I wrote yesterday about how I reconcile PED use and the Hall of Fame. I’ve written a lot about Bert Blyleven and the Hall of Fame. Say, how can those things go together?
Via the Jonah Keri Podcast, of course. Jonah has been talking to some serious heavyweights this week, and the other day Blyleven gave Jonah a half hour of his time. It’s all worth listening to, but I think the most interesting part is when they talk about steroid users and the Hall. Blyleven’s take? Let McGwire, Bonds and Clemens in. His rationale (more or less) is that a lot of guys were taking and they all didn’t become Hall of Famers, so why degrade the accomplishments of the ones who did? This is a rough approximation of my own stance: sure, guys used PEDs, but it’s not like that prevents us from distinguishing them from other players and recognizing their greatness. At least if we don’t take a blanket “no PED users in the Hall” approach. Which I think is extremely problematic.
Not that Blyleven and I agree on everything. He would change his mind on Bonds or Clemens if they were to be convicted in their respective criminal prosecutions. Hard to say if he thinks that’s because that would officially make them criminals and thus disqualify them on moral grounds or, alternatively, if it would merely remove some extant doubt from his mind about what they did while they played. Bert is also part of the “release all the names” club which, as I have argued is simply wrong.
But however he comes down, it’s a good interview and a good window on how hard it is to figure out what to do with the Hall of Fame in the wake of the steroid era.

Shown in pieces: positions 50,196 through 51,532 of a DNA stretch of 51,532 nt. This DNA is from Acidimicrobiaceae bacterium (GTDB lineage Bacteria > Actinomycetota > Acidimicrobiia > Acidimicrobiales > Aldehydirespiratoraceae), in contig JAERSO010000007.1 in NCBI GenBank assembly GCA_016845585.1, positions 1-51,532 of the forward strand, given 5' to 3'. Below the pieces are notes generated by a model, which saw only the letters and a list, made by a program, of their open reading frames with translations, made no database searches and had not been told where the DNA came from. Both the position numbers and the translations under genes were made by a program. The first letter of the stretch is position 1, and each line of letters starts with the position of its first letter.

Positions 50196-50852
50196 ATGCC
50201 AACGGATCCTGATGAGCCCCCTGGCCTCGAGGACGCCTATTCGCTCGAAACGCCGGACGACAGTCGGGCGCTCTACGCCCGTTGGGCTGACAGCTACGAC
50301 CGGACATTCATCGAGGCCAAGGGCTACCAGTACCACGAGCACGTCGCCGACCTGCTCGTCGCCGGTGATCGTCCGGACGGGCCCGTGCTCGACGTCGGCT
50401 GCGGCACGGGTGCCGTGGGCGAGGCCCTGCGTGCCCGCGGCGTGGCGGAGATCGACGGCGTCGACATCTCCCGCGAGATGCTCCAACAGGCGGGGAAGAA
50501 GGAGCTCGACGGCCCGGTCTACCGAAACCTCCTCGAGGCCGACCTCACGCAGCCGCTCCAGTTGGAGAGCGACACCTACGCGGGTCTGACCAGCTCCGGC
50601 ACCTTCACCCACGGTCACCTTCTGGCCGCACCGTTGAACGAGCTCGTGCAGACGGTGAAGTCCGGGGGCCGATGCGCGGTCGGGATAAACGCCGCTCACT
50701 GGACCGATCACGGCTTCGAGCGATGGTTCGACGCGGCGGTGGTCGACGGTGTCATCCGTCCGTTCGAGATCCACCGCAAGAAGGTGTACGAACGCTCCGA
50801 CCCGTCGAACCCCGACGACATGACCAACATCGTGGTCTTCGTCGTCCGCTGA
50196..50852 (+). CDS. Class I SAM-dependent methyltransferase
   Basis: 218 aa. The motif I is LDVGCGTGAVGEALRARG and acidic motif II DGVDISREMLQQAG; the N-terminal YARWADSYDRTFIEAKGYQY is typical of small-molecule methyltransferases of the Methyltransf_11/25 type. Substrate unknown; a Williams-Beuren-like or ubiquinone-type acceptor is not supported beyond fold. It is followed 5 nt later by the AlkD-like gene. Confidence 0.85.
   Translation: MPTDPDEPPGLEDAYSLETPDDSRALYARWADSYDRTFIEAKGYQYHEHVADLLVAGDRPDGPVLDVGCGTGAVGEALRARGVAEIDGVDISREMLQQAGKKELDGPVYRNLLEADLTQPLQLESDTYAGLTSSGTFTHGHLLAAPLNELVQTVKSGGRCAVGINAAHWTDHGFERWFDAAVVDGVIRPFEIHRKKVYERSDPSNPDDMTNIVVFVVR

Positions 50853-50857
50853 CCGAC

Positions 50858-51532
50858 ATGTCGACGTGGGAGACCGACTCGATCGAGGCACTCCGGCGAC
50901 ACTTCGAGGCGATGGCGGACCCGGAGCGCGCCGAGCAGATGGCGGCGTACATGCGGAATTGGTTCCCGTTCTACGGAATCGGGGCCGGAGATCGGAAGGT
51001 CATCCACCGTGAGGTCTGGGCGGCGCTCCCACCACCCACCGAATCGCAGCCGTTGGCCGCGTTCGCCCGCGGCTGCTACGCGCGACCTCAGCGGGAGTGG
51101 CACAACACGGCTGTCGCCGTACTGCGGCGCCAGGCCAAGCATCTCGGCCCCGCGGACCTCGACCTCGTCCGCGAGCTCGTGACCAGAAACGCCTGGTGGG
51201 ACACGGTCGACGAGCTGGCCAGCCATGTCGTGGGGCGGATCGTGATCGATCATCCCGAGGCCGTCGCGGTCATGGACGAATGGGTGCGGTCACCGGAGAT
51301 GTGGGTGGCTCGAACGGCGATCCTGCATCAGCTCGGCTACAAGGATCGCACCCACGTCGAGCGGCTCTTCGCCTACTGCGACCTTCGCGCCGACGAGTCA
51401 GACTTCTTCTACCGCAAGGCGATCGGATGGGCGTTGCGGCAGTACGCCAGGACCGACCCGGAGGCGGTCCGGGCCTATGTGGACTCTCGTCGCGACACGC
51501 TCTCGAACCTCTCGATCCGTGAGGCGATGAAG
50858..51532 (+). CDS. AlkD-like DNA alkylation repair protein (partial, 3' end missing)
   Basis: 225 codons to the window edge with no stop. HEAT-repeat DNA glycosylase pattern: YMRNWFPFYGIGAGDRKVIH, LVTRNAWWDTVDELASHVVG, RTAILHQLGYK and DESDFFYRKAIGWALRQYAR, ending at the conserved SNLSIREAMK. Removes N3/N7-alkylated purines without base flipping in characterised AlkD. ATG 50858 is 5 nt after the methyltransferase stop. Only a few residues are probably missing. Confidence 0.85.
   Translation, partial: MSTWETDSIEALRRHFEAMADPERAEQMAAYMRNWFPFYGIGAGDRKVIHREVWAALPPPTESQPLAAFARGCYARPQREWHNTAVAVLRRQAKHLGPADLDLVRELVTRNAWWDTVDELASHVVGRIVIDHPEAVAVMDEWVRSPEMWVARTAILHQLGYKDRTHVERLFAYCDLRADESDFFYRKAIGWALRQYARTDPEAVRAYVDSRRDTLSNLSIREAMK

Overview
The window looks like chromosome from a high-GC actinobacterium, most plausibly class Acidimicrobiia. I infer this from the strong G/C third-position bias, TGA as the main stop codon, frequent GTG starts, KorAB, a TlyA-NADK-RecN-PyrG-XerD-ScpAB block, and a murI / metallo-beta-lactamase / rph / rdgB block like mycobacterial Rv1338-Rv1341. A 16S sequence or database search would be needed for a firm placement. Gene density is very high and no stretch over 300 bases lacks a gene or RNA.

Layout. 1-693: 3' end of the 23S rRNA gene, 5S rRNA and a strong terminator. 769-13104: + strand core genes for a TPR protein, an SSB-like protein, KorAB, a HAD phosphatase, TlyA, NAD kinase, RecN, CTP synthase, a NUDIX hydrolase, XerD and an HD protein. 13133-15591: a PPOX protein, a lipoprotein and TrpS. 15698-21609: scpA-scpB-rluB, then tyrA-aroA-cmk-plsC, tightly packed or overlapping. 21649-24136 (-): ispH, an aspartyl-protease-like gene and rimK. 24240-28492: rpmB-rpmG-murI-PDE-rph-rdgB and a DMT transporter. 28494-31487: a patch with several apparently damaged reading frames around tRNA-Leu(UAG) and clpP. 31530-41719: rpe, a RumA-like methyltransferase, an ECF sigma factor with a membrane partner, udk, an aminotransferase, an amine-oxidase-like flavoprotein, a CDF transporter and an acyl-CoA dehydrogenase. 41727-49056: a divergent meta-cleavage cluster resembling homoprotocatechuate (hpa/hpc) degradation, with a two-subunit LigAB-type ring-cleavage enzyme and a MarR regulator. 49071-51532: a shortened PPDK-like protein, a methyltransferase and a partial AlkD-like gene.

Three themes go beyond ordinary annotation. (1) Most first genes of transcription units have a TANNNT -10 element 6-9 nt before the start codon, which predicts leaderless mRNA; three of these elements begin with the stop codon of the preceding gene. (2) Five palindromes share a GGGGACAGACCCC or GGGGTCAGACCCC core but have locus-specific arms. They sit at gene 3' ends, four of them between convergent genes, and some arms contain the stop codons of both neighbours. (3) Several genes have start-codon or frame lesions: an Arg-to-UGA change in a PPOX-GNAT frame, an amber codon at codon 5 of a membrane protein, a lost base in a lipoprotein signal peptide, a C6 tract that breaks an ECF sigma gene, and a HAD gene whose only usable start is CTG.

Veteran utilityman Reid Brignac is in camp with the Astros on a minor league deal. The 31-year-old is close to being done as a major leaguer as he owns a career .219/.264/.309 triple-slash line across parts of nine seasons. In an effort to prolong his big league career, Brignac is now attempting to become a switch-hitter, MLB.com’s Brian McTaggart reports.
I’m going to try it out this year. It was something that I just thought long and hard about and I was like, ‘OK, I’m going to try and see how it goes.’ I used to switch-hit when I was younger off and on, nothing consistent. I could always handle the bat right-handed. I play golf right-handed, so I do a lot of things that way that feel natural.
I just want to get to the point where I’m trying to stay in games, not get pinch-hit for, not starting games because a lefty is starting. … That could help me stay in the games longer. I’m trying to add a new element. I play multiple positions and now if I can switch hit and be consistent at it, then that can only help me.
As Brignac mentions, he’s also verstile. He’s a shortstop by trade, but has also logged plenty of innings at second base and third base, and has occasionally played corner outfield.
There aren’t any examples — at least that I can think of — where players began switch-hitting late in their careers and actually succeeding in the major leagues. As the saying goes, you can’t teach an old dog new tricks. But here’s hoping Brignac bucks the trend.
Angels shortstop Andrelton Simmons fell off the map a bit last year due to a combination of the Angels’ mediocrity, Simmons’ lack of offense, and a month-plus of missed action due to a torn ligament in his left thumb.
Simmons is still as good and as smart as ever on defense. That was on full display Monday when the Angels hosted the Padres for an afternoon spring exhibition.
With a runner on first base and nobody out in the top of the second inning, Carlos Asuaje grounded a 2-0 J.C. Ramirez fastball to right field. The runner, Hunter Renfroe, advanced to third base. Meanwhile, Asuaje wandered a little too far off the first base bag. Simmons cut off the throw to first base, spun around and fired to Luis Valbuena at first base. Valbuena swiped the tag on Asuaje for the first out of the inning.